I can’t remember how many times I’ve been in a small group and when prayer requests come up, somebody’s request (a lot of times, mine) is,
“Pray that God would help me be more consistent.”
Different people mean it in different contexts, but usually the main idea is the main idea: I want to more regularly be a noticeable disciple of Jesus Christ.
For new Christians, this often means “I want to read my Bible more often and develop a prayer life.”
In different situations it manifests itself differently–sometimes we ask God to help us love a difficult person. Sometimes we ask God to help us work harder in school or at work. For guys this sometimes means that we want to change what we look at on a regular basis (yes, I’m talking about pornography.) Perhaps we have a way of coping with stress, or a fallback way to kill our time (for a lot of people, this is how watching TV becomes a regular occurrance.)
And at some point or another, most if not all believers come to the end of their rope.
“God, I want to be more consistent.”
I found myself saying this the other day, because something had happened at work that made me upset, and I said, “God, I want to be more consistent about not complaining.” That’s when I realized my number one problem with the word “consistency”…
As a sports fan, “consistency” implies performance. (and yes, it’s easy for me to think of life in the context of sports which you may know if you read my blog about Jesus and competition.) It means that every time that you hit the diamond, basketball court, or football field, you’re giving 100%, bringing your A-game. So when I think about it that way, I am frequently asking God to help me bring my A-game to life. Now, to an extent, this is a good desire. But my thesis here, and my segue into a grace-filled perspective is that if my A-game is why I don’t complain that I don’t get to change jobs at work, or if my A-game is why I’m able to treat people with respect and love, then at some point I’m bound to regress to the “mean,” which as a man in a physical body, is a mean of complaining, coping with stress in unhealthy ways, and doing my own thing.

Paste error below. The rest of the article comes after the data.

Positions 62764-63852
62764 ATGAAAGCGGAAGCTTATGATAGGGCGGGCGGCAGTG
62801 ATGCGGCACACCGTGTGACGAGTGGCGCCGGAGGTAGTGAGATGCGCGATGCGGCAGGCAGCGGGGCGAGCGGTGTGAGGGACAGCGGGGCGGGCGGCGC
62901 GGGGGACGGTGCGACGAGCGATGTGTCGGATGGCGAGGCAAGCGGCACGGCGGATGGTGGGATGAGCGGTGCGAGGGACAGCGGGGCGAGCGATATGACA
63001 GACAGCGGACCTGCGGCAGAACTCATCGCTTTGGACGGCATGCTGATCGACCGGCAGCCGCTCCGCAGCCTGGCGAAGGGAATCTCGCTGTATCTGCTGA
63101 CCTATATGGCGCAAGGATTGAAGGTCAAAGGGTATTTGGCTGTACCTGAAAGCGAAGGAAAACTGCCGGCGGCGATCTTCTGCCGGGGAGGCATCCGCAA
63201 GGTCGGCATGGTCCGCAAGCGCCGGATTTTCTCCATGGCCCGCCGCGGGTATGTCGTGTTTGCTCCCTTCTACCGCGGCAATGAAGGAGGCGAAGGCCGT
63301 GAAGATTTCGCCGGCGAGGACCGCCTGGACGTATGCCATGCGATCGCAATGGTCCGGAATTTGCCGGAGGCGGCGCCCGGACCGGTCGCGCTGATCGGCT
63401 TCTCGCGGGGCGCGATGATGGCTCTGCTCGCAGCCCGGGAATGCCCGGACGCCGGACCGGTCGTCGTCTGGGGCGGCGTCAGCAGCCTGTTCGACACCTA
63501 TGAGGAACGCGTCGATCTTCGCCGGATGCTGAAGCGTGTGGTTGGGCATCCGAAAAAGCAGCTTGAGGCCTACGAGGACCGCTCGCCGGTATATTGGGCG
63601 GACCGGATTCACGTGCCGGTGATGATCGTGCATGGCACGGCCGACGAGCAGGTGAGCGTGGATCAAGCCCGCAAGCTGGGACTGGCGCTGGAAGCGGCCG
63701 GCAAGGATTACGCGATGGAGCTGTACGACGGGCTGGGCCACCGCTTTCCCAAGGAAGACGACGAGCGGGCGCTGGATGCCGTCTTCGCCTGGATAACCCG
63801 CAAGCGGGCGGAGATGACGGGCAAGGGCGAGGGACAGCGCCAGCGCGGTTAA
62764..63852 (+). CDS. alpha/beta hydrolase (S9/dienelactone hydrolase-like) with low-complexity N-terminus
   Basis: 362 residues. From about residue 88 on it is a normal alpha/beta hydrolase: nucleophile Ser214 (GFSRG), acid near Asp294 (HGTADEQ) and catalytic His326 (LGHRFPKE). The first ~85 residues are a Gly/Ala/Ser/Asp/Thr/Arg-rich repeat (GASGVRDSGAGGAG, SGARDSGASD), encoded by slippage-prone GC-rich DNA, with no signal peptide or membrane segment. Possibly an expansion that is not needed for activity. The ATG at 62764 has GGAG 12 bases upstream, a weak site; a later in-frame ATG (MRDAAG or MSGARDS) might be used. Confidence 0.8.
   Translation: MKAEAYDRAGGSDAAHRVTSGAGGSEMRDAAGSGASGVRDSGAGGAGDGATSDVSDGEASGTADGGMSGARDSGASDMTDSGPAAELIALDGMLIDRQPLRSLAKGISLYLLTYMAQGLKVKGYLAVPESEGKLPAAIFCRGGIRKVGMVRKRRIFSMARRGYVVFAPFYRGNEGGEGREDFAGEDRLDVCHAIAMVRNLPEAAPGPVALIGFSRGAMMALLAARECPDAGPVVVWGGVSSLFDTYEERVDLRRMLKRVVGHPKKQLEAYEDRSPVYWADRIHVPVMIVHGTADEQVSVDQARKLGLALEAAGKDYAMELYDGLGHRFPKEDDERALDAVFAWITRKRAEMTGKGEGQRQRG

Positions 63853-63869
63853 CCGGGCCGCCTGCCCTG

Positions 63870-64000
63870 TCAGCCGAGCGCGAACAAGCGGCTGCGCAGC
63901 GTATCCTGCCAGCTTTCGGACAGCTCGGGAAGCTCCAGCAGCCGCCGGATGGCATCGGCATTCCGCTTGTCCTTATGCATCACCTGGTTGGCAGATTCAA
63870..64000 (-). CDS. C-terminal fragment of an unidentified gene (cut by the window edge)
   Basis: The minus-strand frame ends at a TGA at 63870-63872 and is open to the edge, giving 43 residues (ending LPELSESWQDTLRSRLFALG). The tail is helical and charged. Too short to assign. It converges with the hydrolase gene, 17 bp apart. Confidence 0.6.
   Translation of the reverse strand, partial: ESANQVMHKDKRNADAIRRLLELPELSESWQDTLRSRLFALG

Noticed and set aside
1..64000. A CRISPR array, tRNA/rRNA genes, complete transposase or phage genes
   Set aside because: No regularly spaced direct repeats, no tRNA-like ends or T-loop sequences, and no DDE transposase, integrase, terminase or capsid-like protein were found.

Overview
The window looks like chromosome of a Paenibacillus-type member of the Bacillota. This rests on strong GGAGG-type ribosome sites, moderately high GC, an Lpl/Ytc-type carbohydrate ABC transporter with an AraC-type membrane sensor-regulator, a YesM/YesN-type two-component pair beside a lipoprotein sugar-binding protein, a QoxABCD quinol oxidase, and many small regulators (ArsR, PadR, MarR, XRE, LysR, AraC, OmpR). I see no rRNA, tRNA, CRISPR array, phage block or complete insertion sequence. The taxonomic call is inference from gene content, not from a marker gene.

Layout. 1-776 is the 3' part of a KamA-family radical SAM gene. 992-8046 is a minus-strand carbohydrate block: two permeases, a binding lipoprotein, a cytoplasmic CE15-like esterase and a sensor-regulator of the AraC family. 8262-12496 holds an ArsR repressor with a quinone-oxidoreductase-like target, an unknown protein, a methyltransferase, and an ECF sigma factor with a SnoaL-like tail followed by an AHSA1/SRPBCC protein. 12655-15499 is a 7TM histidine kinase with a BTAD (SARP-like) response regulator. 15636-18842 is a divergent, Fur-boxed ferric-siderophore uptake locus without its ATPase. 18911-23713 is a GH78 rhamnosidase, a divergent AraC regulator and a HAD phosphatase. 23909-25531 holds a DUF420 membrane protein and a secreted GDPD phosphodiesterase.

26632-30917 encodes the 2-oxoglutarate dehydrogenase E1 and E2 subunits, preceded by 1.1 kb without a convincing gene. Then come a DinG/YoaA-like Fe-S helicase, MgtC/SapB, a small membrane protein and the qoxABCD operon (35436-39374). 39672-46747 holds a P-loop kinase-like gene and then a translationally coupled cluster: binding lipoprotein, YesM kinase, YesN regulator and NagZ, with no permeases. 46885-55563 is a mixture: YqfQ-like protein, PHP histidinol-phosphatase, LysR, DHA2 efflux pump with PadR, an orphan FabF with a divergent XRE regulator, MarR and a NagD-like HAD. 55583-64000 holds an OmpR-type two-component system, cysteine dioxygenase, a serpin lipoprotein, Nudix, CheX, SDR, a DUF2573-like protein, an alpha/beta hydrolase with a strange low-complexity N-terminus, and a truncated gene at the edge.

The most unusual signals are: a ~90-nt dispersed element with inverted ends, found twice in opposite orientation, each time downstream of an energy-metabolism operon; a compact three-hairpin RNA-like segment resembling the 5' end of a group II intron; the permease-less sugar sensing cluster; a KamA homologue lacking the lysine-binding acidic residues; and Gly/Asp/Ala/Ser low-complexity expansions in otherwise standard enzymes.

But the gospel, as it usually does, provides another way of dealing with all of this. The gospel invites us to death.
A suitable alternative to the phrase, “I want to be more consistent” is the prayer, “I want to die.” I’m not talking about being suicidal, I’m talking about surrendering areas in our life to God. But if it helps you to think of it this way, your new nature as a believer in Jesus Christ is inclined to do God-things, and that’s why sin is so very bothersome. So the stuff that you so badly want to die to are the things that drive you so crazy that you want to die.
The nice thing about death is that Jesus died a death to sin once and for all. in being hidden in Christ we are able to not sin. Yes, you’re able to not sin. You still have to choose not to, but you’re able to not sin. (see a pattern here?)
my encouragement both to myself as well as to anyone reading this is to ask God to help you/me/us to die to certain things. If you want to read the Bible more, ask God to help you die to your desire to kill your time other ways. If you want to work harder at your job, ask God to help you die to your own “rights” or whatever it is that makes you not want to work hard as it is. in Jesus’ death to sin you can find your own death to sin. That’s my encouragement to you.